What it Feels Like to Have Severe Multiple Chemical Sensitivity

Last summer we “dry camped” with no electricity for three months.  (And then with electricity for almost two months.)  Yeah, it was hard.  (But it sure helped my health!)

Anyway, one day during that time I wrote this:

Outcast.  Banished.  Leper.

That’s what I have felt like for about 3 ½ years.

My own body has banished me to the fringes of society

For warm food at our “campsite” tonight, my husband Steve must use propane in the Winnebago.  I must stay away.  

It’s too windy for kids to eat outside.  Steve is so tired.  He needs a break.  

I sit in my aluminum camper and decide NOT to ask him to move my bed, set up my camper table, and cart all the food here (again) so we can eat together.

So they bring out just my food and I eat by myself.  

Banished.  By MY choice at this moment.  It is worth it to give Steve a break.  

But the feelings are still there.  

Multiple Chemical Sensitivity is so devastating.  

(At least I have a husband and kids! 

But so much of the time, I don’t even feel like a part of their lives.)

Outcast.  Banished.  


Back to today (April 22, 2013).  I am much sicker now (having had to quit camping when it got too cold).  But, I do feel more a part of my husband and kids’ lives!  They are home more now (for a variety of reasons), and Steve is making more of a conscious effort than ever to tell me details about church and other activities, help me “get to know” people, etc.

Plus, a wonderful person has worked it out so I can soon attend a presentation (outside in clean air!) with my family!!  I think this is a first since I got sick, and I am so excited!!

And, our church is working very hard to make the building safer for me.  I hope VERY much to be able to attend our son’s confirmation!!!

I still feel like I am in prison in a lot of ways, but I am so grateful for the blessings.

I know that many people feel like outcasts, whether physical or emotional (or both).  It’s a terrible feeling.

One thing that all can take comfort in is this:  the great Lord of the Universe was also an outcast.  He knows what it feels like, too.

Isaiah 53:2b-3—“He has no form or comeliness; And when we see Him, There is no beauty that we should desire Him. 3 He is despised and rejected by men, A Man of sorrows and acquainted with grief. And we hid, as it were, our faces from Him; He was despised, and we did not esteem Him.”   http://www.biblestudytools.com/nkjv/isaiah/53.html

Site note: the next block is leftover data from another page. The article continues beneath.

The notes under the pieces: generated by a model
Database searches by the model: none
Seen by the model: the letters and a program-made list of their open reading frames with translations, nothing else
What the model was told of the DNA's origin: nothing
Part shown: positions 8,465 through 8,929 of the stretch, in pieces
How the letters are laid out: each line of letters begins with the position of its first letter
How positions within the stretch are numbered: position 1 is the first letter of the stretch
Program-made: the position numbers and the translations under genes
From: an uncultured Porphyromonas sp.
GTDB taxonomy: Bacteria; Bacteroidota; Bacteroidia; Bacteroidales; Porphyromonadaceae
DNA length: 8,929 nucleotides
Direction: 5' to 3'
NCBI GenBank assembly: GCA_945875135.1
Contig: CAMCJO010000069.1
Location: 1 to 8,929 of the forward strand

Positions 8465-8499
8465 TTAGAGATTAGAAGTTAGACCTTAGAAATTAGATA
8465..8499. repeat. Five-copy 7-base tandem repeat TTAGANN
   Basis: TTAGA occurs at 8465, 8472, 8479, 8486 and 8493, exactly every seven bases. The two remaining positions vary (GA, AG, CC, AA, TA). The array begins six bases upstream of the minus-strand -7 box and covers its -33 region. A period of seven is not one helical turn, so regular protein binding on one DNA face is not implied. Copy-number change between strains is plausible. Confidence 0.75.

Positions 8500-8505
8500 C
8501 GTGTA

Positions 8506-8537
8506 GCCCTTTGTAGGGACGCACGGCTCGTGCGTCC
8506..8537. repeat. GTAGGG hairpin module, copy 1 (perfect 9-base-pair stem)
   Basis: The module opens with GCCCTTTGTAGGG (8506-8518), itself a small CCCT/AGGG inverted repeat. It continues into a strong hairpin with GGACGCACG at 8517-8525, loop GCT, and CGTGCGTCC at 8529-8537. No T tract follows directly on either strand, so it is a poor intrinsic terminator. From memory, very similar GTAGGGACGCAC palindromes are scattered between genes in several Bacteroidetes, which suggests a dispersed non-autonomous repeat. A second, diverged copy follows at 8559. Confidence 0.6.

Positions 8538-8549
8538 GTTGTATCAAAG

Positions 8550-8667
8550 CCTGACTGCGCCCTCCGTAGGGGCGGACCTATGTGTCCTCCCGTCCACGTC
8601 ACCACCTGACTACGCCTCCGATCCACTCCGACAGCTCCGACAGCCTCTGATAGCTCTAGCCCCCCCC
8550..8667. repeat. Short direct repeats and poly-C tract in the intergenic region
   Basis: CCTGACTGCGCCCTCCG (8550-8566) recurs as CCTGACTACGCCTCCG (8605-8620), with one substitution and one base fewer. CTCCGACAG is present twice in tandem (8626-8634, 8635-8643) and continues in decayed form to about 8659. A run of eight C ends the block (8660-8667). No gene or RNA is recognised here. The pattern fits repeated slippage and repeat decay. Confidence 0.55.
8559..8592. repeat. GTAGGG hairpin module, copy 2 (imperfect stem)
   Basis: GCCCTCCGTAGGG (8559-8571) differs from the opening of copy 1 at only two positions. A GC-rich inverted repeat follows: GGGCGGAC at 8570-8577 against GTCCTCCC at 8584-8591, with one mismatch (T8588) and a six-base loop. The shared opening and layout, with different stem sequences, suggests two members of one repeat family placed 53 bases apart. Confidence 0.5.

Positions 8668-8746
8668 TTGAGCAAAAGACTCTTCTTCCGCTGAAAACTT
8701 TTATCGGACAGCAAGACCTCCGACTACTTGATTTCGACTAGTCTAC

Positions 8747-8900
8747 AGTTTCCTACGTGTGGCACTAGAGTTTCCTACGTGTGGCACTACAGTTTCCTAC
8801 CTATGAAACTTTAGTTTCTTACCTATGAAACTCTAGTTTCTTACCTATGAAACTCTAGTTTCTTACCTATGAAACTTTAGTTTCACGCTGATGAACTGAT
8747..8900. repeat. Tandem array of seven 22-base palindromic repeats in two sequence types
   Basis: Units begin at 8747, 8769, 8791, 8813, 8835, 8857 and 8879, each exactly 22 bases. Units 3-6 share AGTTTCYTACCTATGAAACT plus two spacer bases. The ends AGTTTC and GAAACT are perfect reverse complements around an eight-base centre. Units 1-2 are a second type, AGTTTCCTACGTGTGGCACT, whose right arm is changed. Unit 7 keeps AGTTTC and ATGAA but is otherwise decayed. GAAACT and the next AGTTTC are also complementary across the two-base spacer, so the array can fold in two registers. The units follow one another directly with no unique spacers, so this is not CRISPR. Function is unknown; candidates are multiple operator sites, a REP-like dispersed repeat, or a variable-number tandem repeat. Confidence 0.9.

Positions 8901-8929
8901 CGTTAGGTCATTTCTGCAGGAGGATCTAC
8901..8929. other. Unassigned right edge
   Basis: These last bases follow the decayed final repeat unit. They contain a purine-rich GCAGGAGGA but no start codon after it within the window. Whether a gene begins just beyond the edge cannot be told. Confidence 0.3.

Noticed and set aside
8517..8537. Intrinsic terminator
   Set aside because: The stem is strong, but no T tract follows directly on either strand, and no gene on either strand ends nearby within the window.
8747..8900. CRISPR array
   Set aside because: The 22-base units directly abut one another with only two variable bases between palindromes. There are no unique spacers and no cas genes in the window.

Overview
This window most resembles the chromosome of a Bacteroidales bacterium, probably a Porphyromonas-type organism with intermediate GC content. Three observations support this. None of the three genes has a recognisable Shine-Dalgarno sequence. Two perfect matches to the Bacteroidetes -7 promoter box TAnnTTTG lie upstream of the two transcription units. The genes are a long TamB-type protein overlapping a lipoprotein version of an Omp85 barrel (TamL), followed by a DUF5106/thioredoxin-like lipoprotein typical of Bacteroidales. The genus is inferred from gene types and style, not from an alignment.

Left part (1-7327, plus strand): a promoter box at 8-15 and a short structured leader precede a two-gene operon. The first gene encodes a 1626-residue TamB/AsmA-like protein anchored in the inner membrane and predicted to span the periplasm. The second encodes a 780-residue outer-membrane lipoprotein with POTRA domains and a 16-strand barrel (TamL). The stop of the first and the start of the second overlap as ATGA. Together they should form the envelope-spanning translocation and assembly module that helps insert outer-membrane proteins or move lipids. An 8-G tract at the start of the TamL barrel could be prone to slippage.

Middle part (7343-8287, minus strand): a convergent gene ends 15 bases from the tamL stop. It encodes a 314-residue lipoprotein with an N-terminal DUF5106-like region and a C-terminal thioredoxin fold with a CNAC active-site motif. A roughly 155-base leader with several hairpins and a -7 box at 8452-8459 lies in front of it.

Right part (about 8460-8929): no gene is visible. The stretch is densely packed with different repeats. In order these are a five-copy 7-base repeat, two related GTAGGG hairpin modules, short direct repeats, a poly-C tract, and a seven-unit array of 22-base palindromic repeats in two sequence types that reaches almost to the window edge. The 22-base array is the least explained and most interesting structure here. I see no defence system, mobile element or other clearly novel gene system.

(Despised—Jesus was despised?!)

And even more good news:  there is room for all in God’s family–no one who will believe in Jesus is an outcast. 


Christa Upton        Black Hills Picture Books        PO Box 293        Custer, SD 57730

About Christa Upton

I am a wife and mother of three children ages 11, 14, and 18. I used to be a stay-at-home mom (teaching piano & dance, volunteering, etc). From 2007 to 2010, I suffered accidental Toxic Injury (also called Multiple Chemical Sensitivity or MCS). MCS has had major impact on our family, but the forced time in bed has given me time to write. So far, I have published 4 children's books (2 in e-book format on Kindle, one in Print-on-Demand at CreateSpace, and one printed by a local printer). Sometimes I miss my old life, but I love writing for children!
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4 Responses to What it Feels Like to Have Severe Multiple Chemical Sensitivity

  1. Katie says:

    Oh, Christa, your posts just make me want to cry for you. I am so glad to be able to do a presentation for your family. I just pray that it will be an encouragement.

    • Christa Upton says:

      Thank you so much, Katie!! And just your bringing up the idea was already an encouragement!!! 🙂 I know it will be SO great for me, and I can’t wait to meet you in person!!!

  2. Anaphylaxing says:

    So sorry about all this. Struggling with a place to live too. Do you know of any scent free places to stay short term in south dakota?I mostly camp in my car

    • Christa Upton says:

      I do know of some campgrounds that do not use herbicide last I checked. Everywhere has “something,” as I’m sure you know (highway exhaust, laundromat, etc.). Please email me if you want more campground info! The national forest also allows dispersed camping, 2 weeks at a time in a 60 day period, I believe. If you are interested in this, I can direct you to some resources. There are also some heated camping cabins at Custer State Park. The mattresses are plastic and still carry quite a bit of scent, but I’ve been able to “survive” there in the off-season. They are probably starting to spray herbicides about now, though they try not to use much and there’s usually a nice wind through there (State Game Lodge Campground, specifically). The other campgrounds are in dense forest and on the outdoor moldy side.

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